The Singapore branch of the super-popular Hollywood movie theme park. Divided into seven ‘worlds’, this theme park is the star attraction of Resorts World on Sentosa Island, at Singapore’s south end. Very popular with families, it has a mix of attractions suitable for younger kids, such as Puss In Boots’ Giant Journey in Far Far Away, Dino-Soarin’ in The Lost World and the all-singing, all-dancing Sesame Street Show in Hollywood. Thrill seekers should make a beeline for Sci-Fi City for a ride on Battlestar Galactica – the world’s tallest duelling rollercoaster, where you choose between riding the suspended CYLON or the seated HUMAN as they twist, spin and roll. Also in Sci-Fi City, Transformers the Ride takes you on a 3D thrill ride into an urban otherworld, where Transformers do battle and take part in high-speed chases. In Ancient Egypt, don’t miss the Revenge of the Mummy rollercoaster that leads you into fiery encounters with the undead and propels you through darkness. Another highlight is the Lost World’s Waterworld show, based on the Kevin Costner movie; expect plenty of explosions, daring stunts and a thorough soaking if you sit in the front. Tips: purchase the Sentosa FUN Pass if planning to visit other Sentosa Island attractions, and get to the rollercoasters as soon as the park opens to beat the queues. Nearest transport: Waterfront monorail from HarbourFront. photo credit
The world’s largest aquarium, with 49 marine habitats and over 100,000 sea creatures. Part of the Sentosa Island attractions, this state-of-the-art aquarium is a terrific journey through the world’s diverse marine habitats. Enter through the shark tunnel, with hammerheads, silvertip and sandbar sharks swimming above your head. Find Nemo and watch writhing eels in the Bay of Bengal, marvel at the colourful reef fish of the Caribbean Sea, check out the fire shrimp and yellow boxfish of the Red Sea, spot the lobsters and the lionfish of the South China Sea, and crawl into a ‘cave’ for an up-close peek at moray eels. Learn about the watery ecosystems of Lake Malawi, kelp forests, and coastal mangroves. One of the most beautiful and unearthly exhibits is Ocean Journey, with eerily-lit jellyfish, monstrous spider crabs, and an enormous deep sea octopus. The vast, 36m-long, 8.3m-high Open Ocean tank is an absolute show-stopper; it brings you face to face with stingrays, sharks, barracuda and other huge open water fish. Daily feedings and the Discovery Touch Pool are fun for kids. Don’t miss the second underwater tunnel, with fish darting in and out of the shipwreck, and learn about Asia’s Maritime Heritage at the on-site Maritime Experiential Museum. Nearest transport: Waterfront monorail from HarbourFront.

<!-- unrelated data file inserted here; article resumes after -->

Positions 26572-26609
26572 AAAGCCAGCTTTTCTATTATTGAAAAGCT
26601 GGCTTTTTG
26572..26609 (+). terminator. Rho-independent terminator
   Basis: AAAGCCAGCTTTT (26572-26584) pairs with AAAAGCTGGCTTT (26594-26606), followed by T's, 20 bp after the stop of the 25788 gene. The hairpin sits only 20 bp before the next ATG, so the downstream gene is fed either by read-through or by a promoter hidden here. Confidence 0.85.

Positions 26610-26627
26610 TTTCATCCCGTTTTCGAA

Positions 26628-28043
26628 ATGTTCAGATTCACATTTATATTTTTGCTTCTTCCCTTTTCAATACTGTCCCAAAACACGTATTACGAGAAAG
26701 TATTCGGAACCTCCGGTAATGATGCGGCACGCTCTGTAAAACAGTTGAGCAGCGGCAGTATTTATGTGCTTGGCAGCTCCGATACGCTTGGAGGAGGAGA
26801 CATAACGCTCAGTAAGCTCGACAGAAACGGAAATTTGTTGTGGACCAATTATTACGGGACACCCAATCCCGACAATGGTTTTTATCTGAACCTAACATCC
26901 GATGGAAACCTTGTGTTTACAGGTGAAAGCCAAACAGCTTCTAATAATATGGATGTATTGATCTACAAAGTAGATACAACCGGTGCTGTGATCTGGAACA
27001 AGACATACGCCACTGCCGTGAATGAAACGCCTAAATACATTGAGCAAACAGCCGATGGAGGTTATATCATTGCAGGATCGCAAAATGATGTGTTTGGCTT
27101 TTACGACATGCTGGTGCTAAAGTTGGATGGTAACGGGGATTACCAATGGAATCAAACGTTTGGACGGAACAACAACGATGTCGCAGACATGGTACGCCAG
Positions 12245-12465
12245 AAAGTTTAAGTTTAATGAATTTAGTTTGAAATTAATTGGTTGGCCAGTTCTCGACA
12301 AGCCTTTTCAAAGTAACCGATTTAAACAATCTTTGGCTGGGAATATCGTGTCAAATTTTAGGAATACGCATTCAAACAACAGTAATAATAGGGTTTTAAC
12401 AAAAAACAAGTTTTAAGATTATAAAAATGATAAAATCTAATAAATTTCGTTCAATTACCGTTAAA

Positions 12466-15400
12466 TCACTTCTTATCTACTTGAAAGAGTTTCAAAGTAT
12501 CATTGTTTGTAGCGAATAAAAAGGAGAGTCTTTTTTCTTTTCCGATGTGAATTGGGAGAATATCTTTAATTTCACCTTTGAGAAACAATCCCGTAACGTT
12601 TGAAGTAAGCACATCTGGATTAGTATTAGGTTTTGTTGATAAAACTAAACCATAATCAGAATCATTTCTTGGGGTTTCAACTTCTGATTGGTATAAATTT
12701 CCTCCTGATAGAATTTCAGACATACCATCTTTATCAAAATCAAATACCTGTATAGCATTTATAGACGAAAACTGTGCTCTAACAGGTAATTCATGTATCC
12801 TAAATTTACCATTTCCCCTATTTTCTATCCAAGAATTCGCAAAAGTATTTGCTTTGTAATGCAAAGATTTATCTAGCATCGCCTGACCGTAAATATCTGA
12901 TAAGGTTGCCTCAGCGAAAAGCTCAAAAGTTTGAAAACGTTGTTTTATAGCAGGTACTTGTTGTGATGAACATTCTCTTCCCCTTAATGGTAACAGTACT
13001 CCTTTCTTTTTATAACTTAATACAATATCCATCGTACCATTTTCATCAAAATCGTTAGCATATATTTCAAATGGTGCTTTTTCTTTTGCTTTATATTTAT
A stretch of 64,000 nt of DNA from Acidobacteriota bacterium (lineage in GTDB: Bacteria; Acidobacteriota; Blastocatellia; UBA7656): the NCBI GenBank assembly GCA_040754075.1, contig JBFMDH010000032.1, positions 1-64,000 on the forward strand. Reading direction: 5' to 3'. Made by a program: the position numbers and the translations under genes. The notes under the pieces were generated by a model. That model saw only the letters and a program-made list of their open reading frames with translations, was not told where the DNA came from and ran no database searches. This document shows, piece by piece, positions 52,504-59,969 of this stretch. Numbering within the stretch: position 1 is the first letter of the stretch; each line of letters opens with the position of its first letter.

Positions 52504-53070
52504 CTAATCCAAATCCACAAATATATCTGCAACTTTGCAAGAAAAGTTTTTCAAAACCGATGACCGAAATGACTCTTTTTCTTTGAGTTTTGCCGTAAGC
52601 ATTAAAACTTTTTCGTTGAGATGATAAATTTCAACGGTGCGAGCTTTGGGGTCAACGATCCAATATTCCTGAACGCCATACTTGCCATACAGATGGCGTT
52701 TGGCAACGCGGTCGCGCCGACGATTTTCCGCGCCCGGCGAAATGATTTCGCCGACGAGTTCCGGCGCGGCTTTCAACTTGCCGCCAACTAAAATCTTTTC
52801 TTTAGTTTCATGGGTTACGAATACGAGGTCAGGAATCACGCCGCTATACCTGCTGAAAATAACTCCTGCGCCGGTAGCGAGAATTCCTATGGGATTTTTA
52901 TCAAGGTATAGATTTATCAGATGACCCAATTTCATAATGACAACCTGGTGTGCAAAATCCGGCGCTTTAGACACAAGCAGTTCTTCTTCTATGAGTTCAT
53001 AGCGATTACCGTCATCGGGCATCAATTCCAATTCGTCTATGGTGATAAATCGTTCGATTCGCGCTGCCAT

One of the world’s largest observation wheels. Overlooking the water near Marina Bay, this 165m-tall ferris wheel is a quintessential part of Singapore’s skyline, and particularly impressive when lit up in the evenings. The second-largest observation wheel in the world after the High Roller in Las Vegas, the Singapore Flyer whisks you high above the city, offering 30 minutes of terrific views of the Marina Bay, the skyscrapers of CBD, the river, the historic buildings of the Colonial District, and ships on the South China Sea. Discounts are available if you purchase your ticket online. Nearest transport: Promenade MRT.
A popular waterfront sightseeing walk. Start your walk from the iconic Marina Bay Sands hotel, shopping, and restaurant complex, and walk north alongside the Marina. You’ll cross the Helix Bridge, from which you get excellent views of the Singapore skyline. Heading west along the Marina Promenade, you’ll pass Gluttons’ Corner – one of the Singapore’s best open-air food courts, as well as the gleaming Esplanade – Theatres on the Bay – a performing arts center that looks like giant metal golf balls. Head south along the Esplanade Bridge to the famous Merlion statue (half-fish, half-lion) that spews water into the bay and is lit up twice-nightly as part of the Marina Bay Sands’ sound-and-light show. Cut west to the south bank of the Singapore River and wander past the 19th century Cavenagh Bridge and sculptures by the likes of Salvador Dalí and Botero. Continue along Boat Quay, where bars and restaurants line the river. Cross the Elgin Bridge to the north side of the river and double back along the waterfront, past the Asian Civilisations Museum, the Victoria Theatre and the statue of Sir Stamford Raffles, the founder of Singapore. Head north past the futuristic, Norman Foster-designed New Supreme Court and the beautiful St Andrews Cathedral before ending the walk with a Singapore Sling at the elegant colonial Raffles Hotel. Nearest transport: Bayfront MRT.
A stroll through the heart of Singapore’s (mostly) Chinese heritage. From the Chinatown metro stop, walk along Pagoda St, with its tacky souvenir shops, massage parlours and restaurants, and stop halfway along at the Chinatown Heritage Centre. Inside, you’ll find exhibits on Chinatown’s colorful past – from evocative photos to replicated living quarters of opium addicts. Then continue to the end of the street to the Sri Mariamman Temple – Singapore’s oldest Hindu temple with a riot of technicolour sculptures. Take kitschy Trengganu St south to the Chinatown Complex, with its popular hawker stalls upstairs. From there, Keong Saik Road curves south past the impressive Sri Layan Sithi Vinayagar Hindu Temple. Take a left into Kreta Ayer Rd, and another left into Neil Rd; where it meets South Bridge Rd is the Jinriksha Station which was once the depot for hand-pulled rickshaws. A couple of blocks north looms the five-storey Buddha Tooth Relic Temple, with (allegedly) Buddha’s left canine residing in a solid gold stupa. Take Ann Siang Rd east past the Art Deco buildings that once housed Chinese guilds and clubs, and check out the dragon ‘wishing well’ at the Siang Cho Keong Temple on Amoy St. Take Telok Ayer St north past the 19th century Al-Abrar Mosque and the gorgeous Thian Hock Keng Temple, finishing the walk at the ornate 1822 Ying Fo Fui Kun clan building used by the Chinese Hakka community. Nearest transport: Chinatown MRT.